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The LitVox Author Interview: Anne Griffin
Anne Griffin’s debut novel When All is Said was released back in 2019 to rapturous acclaim. Poignant, sad, tender, brilliant…. reviewers exhausted superlatives describing it. Suffice to say, if you haven’t read it yet, you’re missing out. Griffin’s second novel, Listening Still, was released earlier this year. The premise is fascinating; Jeanie Masterson, daughter of the local undertaker in a small Irish town, can hear the final wishes of the recently dead.
Both novels share a deep understanding of the intricacies and contradictions of Irish rural life, and both books convey the beauty and profundity of the seemingly small life events that define us. A few months on from the publication of Listening Still, Anne Griffin spoke to LitVox about her favourite books, the ideas behind her novels and what’s she’s working on next.
The premise of Listening Still revolves around Jeanie’s ability to talk to the recently dead. It’s a strange, beautiful, slightly eerie concept. Was there a story or concept that inspired it, or have you been carrying this idea around for a while before putting pen to paper?
The idea of setting Listening Still in a funeral home was definitely knocking around my brain for many years. But allowing the main character to talk to the dead came later, in fact long after I had started the book. I can’t tell you which draft number I was on, there were many, but I recall a moment when I typed out a line of dialogue from one of the clients in Jeanie’s care, and I sat back and thought: ‘Oh, so this is what I’m doing now.’ It seemed it had taken the non-creative side of my brain quite a while to catch up with something the creative side had kept secret for some time. And while I had fun writing it, sometimes the weight of what these people had come back to say to Jeanie felt daunting. Their message changed quite a bit as I edited the novel, and some of the characters didn’t make the cut at all in the end.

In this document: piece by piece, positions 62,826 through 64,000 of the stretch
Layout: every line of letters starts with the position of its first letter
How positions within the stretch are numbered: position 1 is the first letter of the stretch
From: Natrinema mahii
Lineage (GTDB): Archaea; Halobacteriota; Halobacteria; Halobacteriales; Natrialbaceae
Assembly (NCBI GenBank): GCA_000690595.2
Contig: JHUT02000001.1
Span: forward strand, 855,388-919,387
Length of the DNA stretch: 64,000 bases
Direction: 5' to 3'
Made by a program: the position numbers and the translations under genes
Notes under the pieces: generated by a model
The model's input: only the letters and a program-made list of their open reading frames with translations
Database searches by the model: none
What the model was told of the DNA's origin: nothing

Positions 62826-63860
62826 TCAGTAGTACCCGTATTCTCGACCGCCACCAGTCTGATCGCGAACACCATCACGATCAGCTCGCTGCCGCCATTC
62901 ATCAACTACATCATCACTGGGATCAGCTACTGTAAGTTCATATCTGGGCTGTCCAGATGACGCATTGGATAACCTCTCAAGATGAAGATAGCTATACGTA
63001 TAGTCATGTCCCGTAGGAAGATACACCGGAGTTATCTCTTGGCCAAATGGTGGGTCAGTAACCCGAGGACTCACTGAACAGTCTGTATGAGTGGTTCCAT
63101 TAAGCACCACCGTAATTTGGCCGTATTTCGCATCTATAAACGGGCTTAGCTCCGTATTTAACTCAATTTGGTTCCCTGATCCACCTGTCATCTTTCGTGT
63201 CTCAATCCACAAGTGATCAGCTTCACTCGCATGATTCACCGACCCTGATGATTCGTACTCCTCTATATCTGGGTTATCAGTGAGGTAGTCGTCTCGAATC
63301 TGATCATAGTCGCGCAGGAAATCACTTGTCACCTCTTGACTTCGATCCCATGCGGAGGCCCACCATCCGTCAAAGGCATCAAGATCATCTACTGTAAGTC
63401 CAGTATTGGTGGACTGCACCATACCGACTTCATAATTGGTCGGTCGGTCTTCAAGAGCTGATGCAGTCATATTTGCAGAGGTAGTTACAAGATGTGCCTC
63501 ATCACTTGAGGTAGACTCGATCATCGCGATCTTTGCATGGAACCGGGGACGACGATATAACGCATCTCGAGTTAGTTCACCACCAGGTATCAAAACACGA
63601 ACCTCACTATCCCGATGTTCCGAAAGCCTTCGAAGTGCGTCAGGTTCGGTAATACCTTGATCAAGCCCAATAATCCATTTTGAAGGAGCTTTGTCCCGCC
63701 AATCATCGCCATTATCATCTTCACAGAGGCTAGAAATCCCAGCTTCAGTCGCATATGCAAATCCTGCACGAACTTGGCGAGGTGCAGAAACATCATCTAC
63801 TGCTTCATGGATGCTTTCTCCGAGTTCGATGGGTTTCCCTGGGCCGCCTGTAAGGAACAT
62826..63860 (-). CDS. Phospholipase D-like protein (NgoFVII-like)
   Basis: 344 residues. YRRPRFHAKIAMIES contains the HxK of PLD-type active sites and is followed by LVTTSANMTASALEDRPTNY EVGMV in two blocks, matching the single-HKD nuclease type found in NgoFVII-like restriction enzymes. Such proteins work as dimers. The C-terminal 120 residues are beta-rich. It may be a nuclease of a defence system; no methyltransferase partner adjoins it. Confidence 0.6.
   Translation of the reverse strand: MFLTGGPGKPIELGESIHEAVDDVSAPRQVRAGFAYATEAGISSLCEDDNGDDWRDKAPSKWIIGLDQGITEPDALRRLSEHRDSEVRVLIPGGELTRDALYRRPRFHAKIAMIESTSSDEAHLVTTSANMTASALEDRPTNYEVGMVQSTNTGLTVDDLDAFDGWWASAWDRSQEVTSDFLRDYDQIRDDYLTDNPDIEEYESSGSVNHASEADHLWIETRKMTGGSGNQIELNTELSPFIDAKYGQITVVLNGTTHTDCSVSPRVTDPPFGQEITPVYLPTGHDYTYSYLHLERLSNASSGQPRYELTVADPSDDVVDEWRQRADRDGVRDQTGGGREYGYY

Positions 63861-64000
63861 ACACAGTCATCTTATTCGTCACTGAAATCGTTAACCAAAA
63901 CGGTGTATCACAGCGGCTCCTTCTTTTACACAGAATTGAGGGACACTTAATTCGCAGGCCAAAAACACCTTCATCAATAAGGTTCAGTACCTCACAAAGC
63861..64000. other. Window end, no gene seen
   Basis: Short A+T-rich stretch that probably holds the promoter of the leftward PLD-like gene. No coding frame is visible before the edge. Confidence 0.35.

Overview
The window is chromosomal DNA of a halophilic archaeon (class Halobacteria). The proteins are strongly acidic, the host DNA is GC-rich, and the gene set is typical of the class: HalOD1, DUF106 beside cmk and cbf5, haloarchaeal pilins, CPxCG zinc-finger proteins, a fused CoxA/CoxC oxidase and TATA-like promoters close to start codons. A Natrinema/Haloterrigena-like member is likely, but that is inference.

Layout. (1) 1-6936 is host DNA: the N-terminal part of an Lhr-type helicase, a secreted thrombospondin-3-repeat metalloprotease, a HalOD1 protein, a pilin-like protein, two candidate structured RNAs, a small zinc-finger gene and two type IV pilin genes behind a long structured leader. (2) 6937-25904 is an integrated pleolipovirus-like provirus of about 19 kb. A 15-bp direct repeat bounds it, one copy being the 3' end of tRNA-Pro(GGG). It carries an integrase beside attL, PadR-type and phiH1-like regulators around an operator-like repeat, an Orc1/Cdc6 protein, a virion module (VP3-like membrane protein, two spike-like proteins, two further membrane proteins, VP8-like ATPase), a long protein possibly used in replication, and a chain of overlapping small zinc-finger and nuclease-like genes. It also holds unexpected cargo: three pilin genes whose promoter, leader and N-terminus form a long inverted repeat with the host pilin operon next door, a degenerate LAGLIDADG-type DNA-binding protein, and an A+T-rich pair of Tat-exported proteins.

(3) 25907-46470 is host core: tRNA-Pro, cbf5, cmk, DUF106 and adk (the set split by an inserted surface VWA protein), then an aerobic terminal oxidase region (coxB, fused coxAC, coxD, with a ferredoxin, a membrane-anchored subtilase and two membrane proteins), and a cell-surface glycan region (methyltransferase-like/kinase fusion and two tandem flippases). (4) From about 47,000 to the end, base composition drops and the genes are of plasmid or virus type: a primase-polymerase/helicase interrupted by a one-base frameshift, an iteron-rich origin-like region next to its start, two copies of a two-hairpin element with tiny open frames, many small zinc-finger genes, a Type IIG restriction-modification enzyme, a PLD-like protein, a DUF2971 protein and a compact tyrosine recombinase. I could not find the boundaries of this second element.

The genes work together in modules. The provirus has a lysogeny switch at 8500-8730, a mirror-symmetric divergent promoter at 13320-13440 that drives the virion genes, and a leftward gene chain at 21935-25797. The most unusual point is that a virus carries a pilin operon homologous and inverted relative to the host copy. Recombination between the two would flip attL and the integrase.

One of the best things about When All is Said is the portrayal of the complexity, intricacy and contradictions of rural Irish life. Is there a particular author who conveys rural Irish life authentically in your opinion?
There are so many, but I think John McGahern is the out and out best. He catches the character of rural life in its beauty and starkness so very brilliantly. I’ve often stopped mid-passage to think about what he has said. I then go back and reread it, to appreciate the fearlessness in his writing. Despite how he was treated by the institutions in Ireland at the time, he was willing to write what he saw to be true, no matter how ugly. He was a brave, gentle, and kind writer who suffered greatly because of his genius. The Barracks remains one of my favourites of his novels.
You spent a long time as a Waterstones bookseller (so did most of the LitVox team). Is there a go-to book that you recommend to pretty much everybody?
I was indeed a bookseller. It was a time of great happiness for me. A time in which I worked with like-minded people who amazed me with their talents as fledgling writers and artists. I was in awe of them. In terms of published writers, I remember being wowed by Mike McCormack and Colm Tóibín when they first came on the literary scene. Alice Hoffman and Carol Shields were also great favourites. But I guess the book that I, to this day, recommend the most is Richard Russo’s: Nobody’s Fool. I fell in love with the main character Donald Sullivan, who is crochety and cantankerous and who makes me laugh so much. Russo does small town America very well. He’s great at showing just how a place works through the idiosyncrasies of its characters.